alternative to the local phone company, so now, they can get voice, video and Internet
services on one monthly bill from the broadband provider.

Because the Harrises have an advanced digital set-top
linked to an IP-based interactive network, they can enjoy all of these services and many
others. Just as the television has quickly become the focal point for the convergence of
digital entertainment and Internet access, IP enables digital set-tops and systems to tap
into a global network of interconnected networks, including the Internet.



Much of the architecture needed for the modern interactive
digital network has its genesis from early trials, particularly Time Warner Cable's Full
Service Network, which was deployed in 1994.

Participants in the FSN project sought a suitable network
architecture for a new generation of two-way, addressable digital applications. MPEG
standards, it was clear, would be the digital workhorse for video applications, but the
industry needed some way to support multiple applications -- especially data services and
interactive applications. The companies concluded that IP, as an open architecture without
proprietary ties, would support efforts in developing a variety of interactive services.

Given the explosion of the Internet and the dramatic
endorsement by AT&T of IP telephony, this turned out to be a sound conclusion. In
fact, the potential of the HFC architecture extends far beyond cable modems and set-top

The broadband-cable pipeline is in the leadership position
to become the gateway to the in-home network of the future because of its foundation of
open standards, including IP, MPEG, DOCSIS (Data Over Cable Service/Interoperability
Specification) and the IEEE 1394 "fire-wire" standard.

In the networked home of the future, telephones, DVD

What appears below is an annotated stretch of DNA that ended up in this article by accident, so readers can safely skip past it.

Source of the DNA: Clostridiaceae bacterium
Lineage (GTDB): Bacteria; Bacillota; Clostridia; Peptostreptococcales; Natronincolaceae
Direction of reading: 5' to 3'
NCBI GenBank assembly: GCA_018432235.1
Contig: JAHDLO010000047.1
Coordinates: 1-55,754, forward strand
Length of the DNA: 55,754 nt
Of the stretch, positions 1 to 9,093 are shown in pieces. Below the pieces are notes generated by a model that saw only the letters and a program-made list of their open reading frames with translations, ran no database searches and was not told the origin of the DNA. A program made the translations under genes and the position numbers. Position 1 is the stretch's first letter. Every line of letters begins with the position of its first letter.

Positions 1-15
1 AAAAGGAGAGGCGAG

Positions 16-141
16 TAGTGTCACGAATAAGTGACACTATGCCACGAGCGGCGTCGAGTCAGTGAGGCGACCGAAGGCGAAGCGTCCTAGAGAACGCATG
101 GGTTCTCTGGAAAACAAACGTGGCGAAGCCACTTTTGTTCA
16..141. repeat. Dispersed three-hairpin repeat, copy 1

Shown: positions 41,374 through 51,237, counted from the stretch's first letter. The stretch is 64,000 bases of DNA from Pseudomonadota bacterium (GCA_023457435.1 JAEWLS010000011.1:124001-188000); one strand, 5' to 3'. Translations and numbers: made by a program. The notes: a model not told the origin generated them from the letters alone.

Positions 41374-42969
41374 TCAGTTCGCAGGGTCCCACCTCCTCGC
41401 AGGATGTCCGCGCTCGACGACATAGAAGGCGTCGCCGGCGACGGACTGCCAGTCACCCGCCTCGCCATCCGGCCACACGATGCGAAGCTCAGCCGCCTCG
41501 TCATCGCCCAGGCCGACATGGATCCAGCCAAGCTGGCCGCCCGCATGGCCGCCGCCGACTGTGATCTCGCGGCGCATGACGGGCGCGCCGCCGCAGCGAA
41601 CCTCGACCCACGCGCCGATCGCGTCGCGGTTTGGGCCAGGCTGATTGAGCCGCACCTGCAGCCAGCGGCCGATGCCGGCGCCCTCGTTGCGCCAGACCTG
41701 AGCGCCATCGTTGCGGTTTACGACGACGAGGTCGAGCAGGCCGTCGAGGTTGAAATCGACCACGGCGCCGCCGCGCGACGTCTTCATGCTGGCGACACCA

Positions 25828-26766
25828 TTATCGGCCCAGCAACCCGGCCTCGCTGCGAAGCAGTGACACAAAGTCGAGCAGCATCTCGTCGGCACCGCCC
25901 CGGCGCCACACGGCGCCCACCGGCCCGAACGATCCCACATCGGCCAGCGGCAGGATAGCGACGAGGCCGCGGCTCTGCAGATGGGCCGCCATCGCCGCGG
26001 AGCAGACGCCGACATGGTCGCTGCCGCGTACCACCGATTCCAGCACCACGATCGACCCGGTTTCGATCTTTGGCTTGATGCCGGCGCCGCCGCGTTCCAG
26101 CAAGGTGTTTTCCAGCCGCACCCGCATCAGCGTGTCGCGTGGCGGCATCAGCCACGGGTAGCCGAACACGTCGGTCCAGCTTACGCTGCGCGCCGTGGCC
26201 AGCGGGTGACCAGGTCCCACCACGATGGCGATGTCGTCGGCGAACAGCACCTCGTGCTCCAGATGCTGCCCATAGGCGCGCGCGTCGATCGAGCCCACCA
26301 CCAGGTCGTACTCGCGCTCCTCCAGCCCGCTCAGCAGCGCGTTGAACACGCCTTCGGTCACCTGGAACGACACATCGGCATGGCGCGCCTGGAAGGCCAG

players, printers, fax machines, energy monitors and security cameras are some of the
devices that can be interconnected. The cable system, as a wide-area network, can connect
the home's local-area network with the Internet and with private networks anywhere.

Let's say that at 4 p.m., you learn that you'll be working
late. Send a message from your office computer to your home to change the thermostat
setting at 7 p.m., instead of at 5 p.m. Tell the DVD to record the 7 p.m. news for you,
and order the oven to warm up to 350 degrees by 8 p.m.



What else characterizes the IP-based interactive digital

As we've emphasized, IP is one prerequisite for success in
the cable industry's rapidly emerging digital era. For an end-to-end IP-based network,
four other keys must be in place:

• Advanced, two-way digital set-tops. These are the
"client" computers of a complete client-server network. The set-top can receive
data in IP format, and it has an IP address assigned to it.

• Scaleable reverse path. Networks must be capable of
growing to meet demand. To enable Internet access, VOD and a wide variety of other two-way
services, the digital network needs a real-time, scaleable reverse-path solution.

• A highly secure conditional-access system.
Public/private-key conditional access, which is becoming the de facto standard for cable
telecommunications, is the only practical way to handle scaleable, spontaneous e-commerce
with secure messages to and from subscribers.

• The digital network-control system plays a vital
role in network salability. It makes sure that bandwidth and frequency resources are
smoothly assigned and dynamically reallocated as an operator offers more interactive
services on the network and two-way traffic increases.

All of these requirements are inseparably linked with
support of an IP-based, real-time, two-way digital network. Indeed, the network described
is the only network capable of fulfilling the cable industry's promise to deliver
consumers a host of value-adding, two-way digital services.

IP, then, is much more than a technical buzzword; it's a
service enabler with clear business ramifications. It opens the door to delivering video,
voice and data services over one network. The increasing practicality of these
opportunities, in turn, is ratcheting up the value of MSO assets.

Cable systems, formerly "worth" about $2,000 per
subscriber in merger-and-acquisition transactions, are now commanding much more. As Multichannel
noted in its Aug. 3 issue, Paul Allen is paying $3,700 per subscriber for
Charter. Why? Cable controls a pipeline to the home, with global reach. By capitalizing on
this asset, operators can potentially increase cable revenue per subscriber by two to
three times over current levels.

Steve Necessary is vice president of marketing for
Scientific-Atlanta Inc.